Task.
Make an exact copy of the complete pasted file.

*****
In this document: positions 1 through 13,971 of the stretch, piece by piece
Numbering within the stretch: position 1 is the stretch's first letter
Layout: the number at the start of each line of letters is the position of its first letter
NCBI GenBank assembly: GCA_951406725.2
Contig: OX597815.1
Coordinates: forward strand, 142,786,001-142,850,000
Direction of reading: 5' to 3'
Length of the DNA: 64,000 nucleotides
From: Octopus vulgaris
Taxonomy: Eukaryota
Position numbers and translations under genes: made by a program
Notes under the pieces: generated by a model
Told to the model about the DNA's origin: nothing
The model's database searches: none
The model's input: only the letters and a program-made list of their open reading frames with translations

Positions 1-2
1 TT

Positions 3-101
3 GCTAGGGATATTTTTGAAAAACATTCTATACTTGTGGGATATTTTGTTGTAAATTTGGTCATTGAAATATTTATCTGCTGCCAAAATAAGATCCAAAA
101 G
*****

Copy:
In this document: positions 1 through 13,971 of the stretch, piece by piece
Numbering within the stretch: position 1 is the stretch's first letter
Layout: the number at the start of each line of letters is the position of its first letter
NCBI GenBank assembly: GCA_951406725.2
Contig: OX597815.1
Coordinates: forward strand, 142,786,001-142,850,000
Direction of reading: 5' to 3'
Length of the DNA: 64,000 nucleotides
From: Octopus vulgaris
Taxonomy: Eukaryota
Position numbers and translations under genes: made by a program
Notes under the pieces: generated by a model
Told to the model about the DNA's origin: nothing
The model's database searches: none
The model's input: only the letters and a program-made list of their open reading frames with translations

Positions 1-2
1 TT

Positions 3-101
3 GCTAGGGATATTTTTGAAAAACATTCTATACTTGTGGGATATTTTGTTGTAAATTTGGTCATTGAAATATTTATCTGCTGCCAAAATAAGATCCAAAA
101 G